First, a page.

Beginner’s Guide to Pivoting Data Frames in R
A step by step tutorial on how to convert a wide data frame to a long one
Many-a-times data collection happens in a column-by-column fashion. That means for every new data series we create a new column in our data table. E.g. John Hopkins COVID-19 dataset is built like that. A new column is added for every new day.
This results in very wide data frames. Such wide data frames are generally difficult to analyse. R language’s tidyverse library provides us with a very neat method to pivot our data frame from a wide format to a long one. Let’s take a look at a few examples.
Basic Pivot Longer
pivot_longer() makes datasets longer by increasing the number of rows and decreasing the number of columns. To illustrate the most basic use of pivot_longer function we generate a dummy dataset using tribble() method.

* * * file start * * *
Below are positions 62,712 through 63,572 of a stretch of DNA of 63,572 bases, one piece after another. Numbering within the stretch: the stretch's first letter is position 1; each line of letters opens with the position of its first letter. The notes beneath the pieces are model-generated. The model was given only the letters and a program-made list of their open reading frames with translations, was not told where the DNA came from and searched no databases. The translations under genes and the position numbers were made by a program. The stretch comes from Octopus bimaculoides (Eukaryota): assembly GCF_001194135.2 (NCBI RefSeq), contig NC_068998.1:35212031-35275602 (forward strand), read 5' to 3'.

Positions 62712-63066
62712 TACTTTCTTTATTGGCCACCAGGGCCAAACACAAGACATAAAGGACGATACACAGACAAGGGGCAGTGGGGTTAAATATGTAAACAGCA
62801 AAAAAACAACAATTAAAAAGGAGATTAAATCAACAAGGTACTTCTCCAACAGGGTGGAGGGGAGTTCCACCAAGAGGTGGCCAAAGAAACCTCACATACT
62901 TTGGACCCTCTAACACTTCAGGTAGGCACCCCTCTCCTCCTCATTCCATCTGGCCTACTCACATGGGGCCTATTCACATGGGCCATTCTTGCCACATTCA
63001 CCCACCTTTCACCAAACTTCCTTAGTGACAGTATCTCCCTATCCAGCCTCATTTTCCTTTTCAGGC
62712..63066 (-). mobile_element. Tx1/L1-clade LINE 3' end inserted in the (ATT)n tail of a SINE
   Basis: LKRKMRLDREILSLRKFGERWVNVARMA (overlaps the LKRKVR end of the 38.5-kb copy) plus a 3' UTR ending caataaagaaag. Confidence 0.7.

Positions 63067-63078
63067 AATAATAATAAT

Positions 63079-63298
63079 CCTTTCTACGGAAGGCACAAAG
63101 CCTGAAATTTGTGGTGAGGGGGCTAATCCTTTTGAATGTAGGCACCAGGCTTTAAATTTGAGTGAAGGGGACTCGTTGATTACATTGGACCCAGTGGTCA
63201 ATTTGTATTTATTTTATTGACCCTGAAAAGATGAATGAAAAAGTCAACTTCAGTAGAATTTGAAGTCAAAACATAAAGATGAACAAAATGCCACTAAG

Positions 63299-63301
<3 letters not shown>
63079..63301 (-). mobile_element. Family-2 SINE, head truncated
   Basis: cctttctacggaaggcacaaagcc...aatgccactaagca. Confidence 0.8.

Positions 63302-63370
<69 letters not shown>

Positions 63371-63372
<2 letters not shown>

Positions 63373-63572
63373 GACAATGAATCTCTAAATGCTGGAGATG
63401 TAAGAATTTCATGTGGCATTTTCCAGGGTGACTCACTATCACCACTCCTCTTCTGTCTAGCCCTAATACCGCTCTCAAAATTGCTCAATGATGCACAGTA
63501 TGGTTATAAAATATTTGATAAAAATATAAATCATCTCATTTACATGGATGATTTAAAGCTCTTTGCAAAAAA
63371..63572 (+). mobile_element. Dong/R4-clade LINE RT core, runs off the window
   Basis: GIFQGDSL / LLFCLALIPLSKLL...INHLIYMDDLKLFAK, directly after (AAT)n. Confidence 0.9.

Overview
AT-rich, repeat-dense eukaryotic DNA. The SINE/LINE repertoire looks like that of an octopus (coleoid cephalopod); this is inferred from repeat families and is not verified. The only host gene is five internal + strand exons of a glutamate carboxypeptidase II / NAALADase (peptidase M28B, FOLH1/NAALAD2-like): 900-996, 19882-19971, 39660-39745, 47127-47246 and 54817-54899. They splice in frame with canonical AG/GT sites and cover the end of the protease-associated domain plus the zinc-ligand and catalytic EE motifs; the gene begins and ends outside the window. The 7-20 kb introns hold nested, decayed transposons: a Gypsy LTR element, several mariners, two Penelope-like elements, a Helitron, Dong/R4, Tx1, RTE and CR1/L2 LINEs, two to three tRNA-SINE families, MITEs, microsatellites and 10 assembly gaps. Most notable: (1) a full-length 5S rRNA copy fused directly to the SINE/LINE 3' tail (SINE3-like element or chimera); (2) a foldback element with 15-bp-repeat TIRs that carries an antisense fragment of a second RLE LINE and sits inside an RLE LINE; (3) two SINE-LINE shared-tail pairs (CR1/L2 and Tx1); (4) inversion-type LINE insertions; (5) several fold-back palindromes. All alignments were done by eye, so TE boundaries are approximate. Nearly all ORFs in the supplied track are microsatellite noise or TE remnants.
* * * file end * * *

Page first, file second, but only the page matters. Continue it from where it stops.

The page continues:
Income Data Country-wise
This dummy dataset contains a country’s wealth distribution. Each row corresponds to a single country. It contains country’s name, and the percentage of people in one of the five wealth categories.
Now this is a wide format let’s convert it into a long format. In the long format we will have only 3 columns
- Country name
- Income category
- Percentage of people in that category
income_data <- dummy_data_1 %>%
pivot_longer(-c(Country), names_to = "income", values_to = "percentage")
Points to be noted
- dummy_data_1 is the input data (created by using tribble method)
- income_data is the output data frame
- %>% is the pipe operator. Basically, anything that comes after the pipe is applied to anything that comes before it. This article explains how piping works in R